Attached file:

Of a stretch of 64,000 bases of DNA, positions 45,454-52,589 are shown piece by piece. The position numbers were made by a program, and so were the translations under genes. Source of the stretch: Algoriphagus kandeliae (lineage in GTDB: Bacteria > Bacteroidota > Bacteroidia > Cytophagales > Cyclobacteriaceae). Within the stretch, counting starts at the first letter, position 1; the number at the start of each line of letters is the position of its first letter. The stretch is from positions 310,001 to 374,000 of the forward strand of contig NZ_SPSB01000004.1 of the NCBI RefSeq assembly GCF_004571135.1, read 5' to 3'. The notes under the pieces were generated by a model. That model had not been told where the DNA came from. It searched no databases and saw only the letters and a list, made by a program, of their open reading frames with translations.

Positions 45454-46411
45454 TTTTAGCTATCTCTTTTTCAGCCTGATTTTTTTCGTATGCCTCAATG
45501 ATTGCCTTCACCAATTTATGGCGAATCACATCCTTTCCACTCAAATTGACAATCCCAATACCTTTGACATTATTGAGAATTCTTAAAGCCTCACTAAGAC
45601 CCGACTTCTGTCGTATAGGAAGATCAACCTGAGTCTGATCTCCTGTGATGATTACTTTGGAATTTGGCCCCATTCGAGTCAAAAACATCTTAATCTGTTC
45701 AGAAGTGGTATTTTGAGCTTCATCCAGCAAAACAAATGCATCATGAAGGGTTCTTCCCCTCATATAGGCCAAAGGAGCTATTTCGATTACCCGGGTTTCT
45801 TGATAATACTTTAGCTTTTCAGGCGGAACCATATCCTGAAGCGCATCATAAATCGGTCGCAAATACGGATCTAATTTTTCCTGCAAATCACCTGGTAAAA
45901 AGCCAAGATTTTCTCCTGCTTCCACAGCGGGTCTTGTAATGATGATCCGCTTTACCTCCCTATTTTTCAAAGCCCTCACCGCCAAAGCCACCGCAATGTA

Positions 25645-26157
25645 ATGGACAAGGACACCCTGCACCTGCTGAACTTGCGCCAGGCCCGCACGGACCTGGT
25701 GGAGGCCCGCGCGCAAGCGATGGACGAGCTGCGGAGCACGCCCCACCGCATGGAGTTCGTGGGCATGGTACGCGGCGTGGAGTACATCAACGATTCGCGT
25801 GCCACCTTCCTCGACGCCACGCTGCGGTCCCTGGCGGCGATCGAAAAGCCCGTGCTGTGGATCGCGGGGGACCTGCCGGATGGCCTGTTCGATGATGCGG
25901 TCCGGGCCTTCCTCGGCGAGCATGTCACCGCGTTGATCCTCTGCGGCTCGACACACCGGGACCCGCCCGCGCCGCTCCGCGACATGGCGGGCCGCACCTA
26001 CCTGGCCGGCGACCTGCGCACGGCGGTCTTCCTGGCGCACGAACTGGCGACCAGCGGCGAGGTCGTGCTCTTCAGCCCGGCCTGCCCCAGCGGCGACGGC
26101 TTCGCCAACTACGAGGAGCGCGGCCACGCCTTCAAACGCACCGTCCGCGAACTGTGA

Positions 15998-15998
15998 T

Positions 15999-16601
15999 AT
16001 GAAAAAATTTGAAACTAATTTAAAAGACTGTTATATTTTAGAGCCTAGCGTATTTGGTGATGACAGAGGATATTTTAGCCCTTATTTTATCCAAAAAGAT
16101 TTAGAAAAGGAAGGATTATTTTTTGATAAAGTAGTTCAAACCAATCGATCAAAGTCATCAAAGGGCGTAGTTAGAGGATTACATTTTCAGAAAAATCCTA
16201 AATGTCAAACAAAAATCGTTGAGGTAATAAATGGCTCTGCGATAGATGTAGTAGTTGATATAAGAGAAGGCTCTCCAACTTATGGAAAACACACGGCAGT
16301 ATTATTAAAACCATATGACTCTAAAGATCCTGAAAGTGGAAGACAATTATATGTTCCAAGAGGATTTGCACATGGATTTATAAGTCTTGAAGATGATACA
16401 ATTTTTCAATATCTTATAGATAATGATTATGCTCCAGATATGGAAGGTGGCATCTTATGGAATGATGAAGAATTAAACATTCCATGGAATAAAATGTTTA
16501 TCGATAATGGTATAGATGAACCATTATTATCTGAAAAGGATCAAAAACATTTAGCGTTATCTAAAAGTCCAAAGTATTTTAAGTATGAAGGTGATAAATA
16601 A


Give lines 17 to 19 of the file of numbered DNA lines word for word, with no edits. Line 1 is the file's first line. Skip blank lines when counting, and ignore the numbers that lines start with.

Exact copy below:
15998 T

Positions 15999-16601
15999 AT